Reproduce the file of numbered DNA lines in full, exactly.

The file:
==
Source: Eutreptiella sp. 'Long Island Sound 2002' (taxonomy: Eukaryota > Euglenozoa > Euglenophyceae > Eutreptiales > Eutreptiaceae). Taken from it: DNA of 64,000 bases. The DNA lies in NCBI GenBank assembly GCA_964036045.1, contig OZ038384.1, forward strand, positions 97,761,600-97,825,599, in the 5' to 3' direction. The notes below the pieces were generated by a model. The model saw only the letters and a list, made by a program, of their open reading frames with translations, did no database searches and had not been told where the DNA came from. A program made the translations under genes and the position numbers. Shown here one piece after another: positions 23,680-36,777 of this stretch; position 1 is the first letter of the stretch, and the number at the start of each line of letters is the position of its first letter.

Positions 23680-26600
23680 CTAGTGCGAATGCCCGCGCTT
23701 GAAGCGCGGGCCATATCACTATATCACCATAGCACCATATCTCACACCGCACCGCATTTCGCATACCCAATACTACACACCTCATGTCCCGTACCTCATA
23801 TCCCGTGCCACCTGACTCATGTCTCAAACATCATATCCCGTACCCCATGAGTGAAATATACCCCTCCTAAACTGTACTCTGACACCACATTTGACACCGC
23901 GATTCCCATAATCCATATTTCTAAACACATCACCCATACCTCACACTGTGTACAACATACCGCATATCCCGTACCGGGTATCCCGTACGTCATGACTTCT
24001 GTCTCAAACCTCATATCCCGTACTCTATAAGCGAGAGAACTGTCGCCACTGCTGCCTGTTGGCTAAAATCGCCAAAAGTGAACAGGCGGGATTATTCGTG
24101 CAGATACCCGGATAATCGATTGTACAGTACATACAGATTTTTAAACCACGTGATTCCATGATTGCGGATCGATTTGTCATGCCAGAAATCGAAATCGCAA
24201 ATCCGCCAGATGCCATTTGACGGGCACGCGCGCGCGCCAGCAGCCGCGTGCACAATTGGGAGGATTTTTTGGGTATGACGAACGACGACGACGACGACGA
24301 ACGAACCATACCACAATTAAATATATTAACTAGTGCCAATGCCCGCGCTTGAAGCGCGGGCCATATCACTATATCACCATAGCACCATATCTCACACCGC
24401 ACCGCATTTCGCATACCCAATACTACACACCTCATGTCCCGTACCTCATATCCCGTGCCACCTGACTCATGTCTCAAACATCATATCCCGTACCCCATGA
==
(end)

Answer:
Source: Eutreptiella sp. 'Long Island Sound 2002' (taxonomy: Eukaryota > Euglenozoa > Euglenophyceae > Eutreptiales > Eutreptiaceae). Taken from it: DNA of 64,000 bases. The DNA lies in NCBI GenBank assembly GCA_964036045.1, contig OZ038384.1, forward strand, positions 97,761,600-97,825,599, in the 5' to 3' direction. The notes below the pieces were generated by a model. The model saw only the letters and a list, made by a program, of their open reading frames with translations, did no database searches and had not been told where the DNA came from. A program made the translations under genes and the position numbers. Shown here one piece after another: positions 23,680-36,777 of this stretch; position 1 is the first letter of the stretch, and the number at the start of each line of letters is the position of its first letter.

Positions 23680-26600
23680 CTAGTGCGAATGCCCGCGCTT
23701 GAAGCGCGGGCCATATCACTATATCACCATAGCACCATATCTCACACCGCACCGCATTTCGCATACCCAATACTACACACCTCATGTCCCGTACCTCATA
23801 TCCCGTGCCACCTGACTCATGTCTCAAACATCATATCCCGTACCCCATGAGTGAAATATACCCCTCCTAAACTGTACTCTGACACCACATTTGACACCGC
23901 GATTCCCATAATCCATATTTCTAAACACATCACCCATACCTCACACTGTGTACAACATACCGCATATCCCGTACCGGGTATCCCGTACGTCATGACTTCT
24001 GTCTCAAACCTCATATCCCGTACTCTATAAGCGAGAGAACTGTCGCCACTGCTGCCTGTTGGCTAAAATCGCCAAAAGTGAACAGGCGGGATTATTCGTG
24101 CAGATACCCGGATAATCGATTGTACAGTACATACAGATTTTTAAACCACGTGATTCCATGATTGCGGATCGATTTGTCATGCCAGAAATCGAAATCGCAA
24201 ATCCGCCAGATGCCATTTGACGGGCACGCGCGCGCGCCAGCAGCCGCGTGCACAATTGGGAGGATTTTTTGGGTATGACGAACGACGACGACGACGACGA
24301 ACGAACCATACCACAATTAAATATATTAACTAGTGCCAATGCCCGCGCTTGAAGCGCGGGCCATATCACTATATCACCATAGCACCATATCTCACACCGC
24401 ACCGCATTTCGCATACCCAATACTACACACCTCATGTCCCGTACCTCATATCCCGTGCCACCTGACTCATGTCTCAAACATCATATCCCGTACCCCATGA